Ontario’s chief medical officer says the province will soon change the way COVID-19-related deaths are reported in an effort to identify potential accidental cases.
Kieran Moore, Ontario’s chief medical officer of health, made the remarks during his weekly COVID-19 briefing Thursday.
A reporter asked Moore about the cause of the recent spike in COVID-19-related deaths in Ontario, whether it’s Delta or Omicron, and whether there are any trends regarding vaccination status or the age group of individuals who die.
Ontario has reported 3,630 people with COVID in hospital, 500 in the intensive care unit.
“We’re trying to do the same analysis and get answers to the questions I just asked. A lot will be from the previous delta wave that was so virulent and had higher mortality rates than Omicron,” Moore said.
“But what we also see is that Omicron affects many people at once because of its high transmissibility, we’re going to have more deaths associated with it, but a very small percentage of the total cases.”
Moore also noted that the county recently began distinguishing between those hospitalized with COVID-19-related illness and accidental admission.
The data showed that nearly 45 percent of hospital admissions related to COVID are “accidental” – meaning they were admitted to hospital for a reason other than the virus but tested positive for COVID during screening. Nearly 20 percent of intensive care admissions related to COVID fall into the same category, Moore said.
When the hospitalization data was first released, Health Minister Christine Elliott noted that it “does not change the critical situation in Ontario hospitals” but provides additional context.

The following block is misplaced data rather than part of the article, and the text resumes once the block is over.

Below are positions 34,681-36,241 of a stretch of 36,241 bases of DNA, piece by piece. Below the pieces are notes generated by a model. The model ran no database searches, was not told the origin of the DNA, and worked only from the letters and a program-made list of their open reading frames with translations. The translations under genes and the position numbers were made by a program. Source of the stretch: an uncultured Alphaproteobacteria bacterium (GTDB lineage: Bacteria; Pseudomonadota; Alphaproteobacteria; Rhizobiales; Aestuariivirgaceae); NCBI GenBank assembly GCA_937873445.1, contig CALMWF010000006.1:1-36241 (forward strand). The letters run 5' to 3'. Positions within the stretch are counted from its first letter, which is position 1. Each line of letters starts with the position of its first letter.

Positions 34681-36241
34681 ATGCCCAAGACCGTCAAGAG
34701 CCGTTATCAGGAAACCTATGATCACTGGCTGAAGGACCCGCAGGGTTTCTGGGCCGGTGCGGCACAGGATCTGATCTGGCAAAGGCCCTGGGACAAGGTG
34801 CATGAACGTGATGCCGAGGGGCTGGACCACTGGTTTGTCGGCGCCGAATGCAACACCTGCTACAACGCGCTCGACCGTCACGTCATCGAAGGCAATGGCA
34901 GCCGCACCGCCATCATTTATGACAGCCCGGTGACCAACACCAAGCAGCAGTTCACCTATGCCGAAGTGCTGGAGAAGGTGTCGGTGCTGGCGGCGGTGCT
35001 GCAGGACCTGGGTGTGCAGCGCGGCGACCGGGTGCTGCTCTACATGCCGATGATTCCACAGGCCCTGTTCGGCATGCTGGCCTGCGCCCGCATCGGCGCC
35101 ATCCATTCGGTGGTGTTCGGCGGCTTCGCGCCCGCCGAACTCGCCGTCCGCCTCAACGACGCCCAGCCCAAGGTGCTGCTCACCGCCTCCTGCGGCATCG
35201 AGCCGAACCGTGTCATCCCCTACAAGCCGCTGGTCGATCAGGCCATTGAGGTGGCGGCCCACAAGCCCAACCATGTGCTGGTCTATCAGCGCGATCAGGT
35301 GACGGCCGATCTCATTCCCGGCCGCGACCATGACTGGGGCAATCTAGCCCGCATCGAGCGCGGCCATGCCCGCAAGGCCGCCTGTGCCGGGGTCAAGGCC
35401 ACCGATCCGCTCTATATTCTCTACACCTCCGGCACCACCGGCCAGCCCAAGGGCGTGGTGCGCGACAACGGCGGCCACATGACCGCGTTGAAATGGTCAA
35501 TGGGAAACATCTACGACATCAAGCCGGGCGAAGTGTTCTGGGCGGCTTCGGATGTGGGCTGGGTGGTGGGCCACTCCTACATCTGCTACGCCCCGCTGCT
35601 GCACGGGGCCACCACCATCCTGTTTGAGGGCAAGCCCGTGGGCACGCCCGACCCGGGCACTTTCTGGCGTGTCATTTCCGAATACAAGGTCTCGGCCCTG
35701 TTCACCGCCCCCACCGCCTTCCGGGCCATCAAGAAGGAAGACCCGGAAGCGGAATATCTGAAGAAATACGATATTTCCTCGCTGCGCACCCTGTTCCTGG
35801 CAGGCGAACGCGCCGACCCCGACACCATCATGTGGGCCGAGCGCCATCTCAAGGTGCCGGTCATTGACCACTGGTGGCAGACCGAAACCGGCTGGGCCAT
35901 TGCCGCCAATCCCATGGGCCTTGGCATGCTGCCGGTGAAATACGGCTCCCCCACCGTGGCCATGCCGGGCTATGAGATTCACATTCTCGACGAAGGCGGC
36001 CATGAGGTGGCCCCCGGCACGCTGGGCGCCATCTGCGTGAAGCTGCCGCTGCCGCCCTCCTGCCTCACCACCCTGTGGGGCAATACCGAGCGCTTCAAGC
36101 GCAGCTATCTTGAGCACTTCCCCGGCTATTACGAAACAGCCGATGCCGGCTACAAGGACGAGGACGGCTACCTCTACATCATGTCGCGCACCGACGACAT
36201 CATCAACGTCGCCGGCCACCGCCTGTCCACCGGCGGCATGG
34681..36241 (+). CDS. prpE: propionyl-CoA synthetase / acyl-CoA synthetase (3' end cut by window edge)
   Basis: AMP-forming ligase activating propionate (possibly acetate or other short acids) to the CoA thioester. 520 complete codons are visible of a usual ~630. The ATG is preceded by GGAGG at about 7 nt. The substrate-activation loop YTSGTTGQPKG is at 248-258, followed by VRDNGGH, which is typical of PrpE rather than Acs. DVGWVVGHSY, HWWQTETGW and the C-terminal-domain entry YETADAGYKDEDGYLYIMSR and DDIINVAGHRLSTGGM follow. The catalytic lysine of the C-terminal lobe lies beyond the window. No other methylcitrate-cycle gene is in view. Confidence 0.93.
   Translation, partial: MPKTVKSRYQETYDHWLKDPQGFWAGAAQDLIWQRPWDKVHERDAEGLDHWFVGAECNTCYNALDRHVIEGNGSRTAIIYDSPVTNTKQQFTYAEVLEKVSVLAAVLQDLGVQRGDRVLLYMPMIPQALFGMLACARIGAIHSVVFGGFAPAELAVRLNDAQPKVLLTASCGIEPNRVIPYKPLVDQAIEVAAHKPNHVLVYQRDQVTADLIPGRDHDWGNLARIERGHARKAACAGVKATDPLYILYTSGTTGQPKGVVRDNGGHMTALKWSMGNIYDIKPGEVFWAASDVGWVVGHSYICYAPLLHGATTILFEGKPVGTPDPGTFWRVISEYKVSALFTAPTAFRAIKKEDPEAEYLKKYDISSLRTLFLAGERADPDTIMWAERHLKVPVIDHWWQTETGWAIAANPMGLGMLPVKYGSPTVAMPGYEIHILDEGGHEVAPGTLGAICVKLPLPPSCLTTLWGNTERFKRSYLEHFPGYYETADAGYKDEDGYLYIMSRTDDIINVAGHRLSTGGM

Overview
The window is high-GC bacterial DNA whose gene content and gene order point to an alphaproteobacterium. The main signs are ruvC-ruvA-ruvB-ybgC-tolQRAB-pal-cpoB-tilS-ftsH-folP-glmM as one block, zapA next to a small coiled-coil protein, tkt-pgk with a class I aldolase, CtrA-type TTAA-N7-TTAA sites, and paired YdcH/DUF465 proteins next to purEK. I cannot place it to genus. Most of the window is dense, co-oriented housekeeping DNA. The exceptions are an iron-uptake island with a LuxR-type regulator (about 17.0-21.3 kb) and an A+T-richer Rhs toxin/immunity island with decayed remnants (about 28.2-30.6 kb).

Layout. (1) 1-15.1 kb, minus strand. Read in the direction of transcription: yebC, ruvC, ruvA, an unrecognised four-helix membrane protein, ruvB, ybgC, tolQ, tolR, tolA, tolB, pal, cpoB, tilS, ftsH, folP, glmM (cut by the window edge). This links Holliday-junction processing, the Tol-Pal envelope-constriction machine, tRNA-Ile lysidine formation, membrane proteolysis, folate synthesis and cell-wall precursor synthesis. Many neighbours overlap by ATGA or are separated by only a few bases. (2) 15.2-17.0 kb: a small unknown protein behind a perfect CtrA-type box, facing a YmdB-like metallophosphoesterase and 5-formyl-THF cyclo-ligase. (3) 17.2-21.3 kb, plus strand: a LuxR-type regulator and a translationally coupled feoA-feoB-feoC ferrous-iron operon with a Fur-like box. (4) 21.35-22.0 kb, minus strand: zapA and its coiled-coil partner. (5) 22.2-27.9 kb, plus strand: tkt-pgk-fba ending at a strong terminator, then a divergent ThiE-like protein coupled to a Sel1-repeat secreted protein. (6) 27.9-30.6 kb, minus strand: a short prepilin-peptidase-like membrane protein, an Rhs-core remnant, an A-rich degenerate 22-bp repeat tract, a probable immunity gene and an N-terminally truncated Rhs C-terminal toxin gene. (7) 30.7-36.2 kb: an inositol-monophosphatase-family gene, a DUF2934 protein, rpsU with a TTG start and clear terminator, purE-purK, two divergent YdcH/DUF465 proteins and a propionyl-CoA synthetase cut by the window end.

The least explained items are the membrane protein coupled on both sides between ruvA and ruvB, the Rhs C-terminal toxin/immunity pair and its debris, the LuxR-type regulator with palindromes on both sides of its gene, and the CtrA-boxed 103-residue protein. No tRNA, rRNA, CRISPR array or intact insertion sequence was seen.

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“Some of these deaths may be tangentially related to COVID-19, so we are trying to get better public data and better analysis to understand the true mortality rate associated with both Omicron and Delta as we go forward,” he said.
We recently met with the head of coroner’s office. We will send notes to hospital partners to ensure that death is appropriately documented if it was related to or caused by COVID-19, to make it clear to the public the cause of death.”
It is not clear exactly how the death can be considered accidental or directly caused by COVID-19.
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The government previously announced its intention to consider changing its reporting on COVID-19 deaths.
On January 7, Alexandra Helkin, a spokeswoman for Health Secretary Christine Elliott, sent a statement to reporters.
“Given the highly transmissible Omicron variant, we are evaluating whether there is a need to update reporting to distinguish accidental and causal deaths related to COVID-19, similar to the ongoing work in hospital reporting,” she said.
“For example, we have heard anecdotal evidence of a small number of individuals receiving palliative care in pooled care settings who unfortunately contracted COVID but not necessarily from the virus.
“While any change in reporting will not change the fact that these individuals tragically lost their lives, it is important that we be transparent and provide the public with as much context as possible.”
On Thursday, Ontario reported 35 more COVID-related deaths, bringing the province’s death toll to 10,480.
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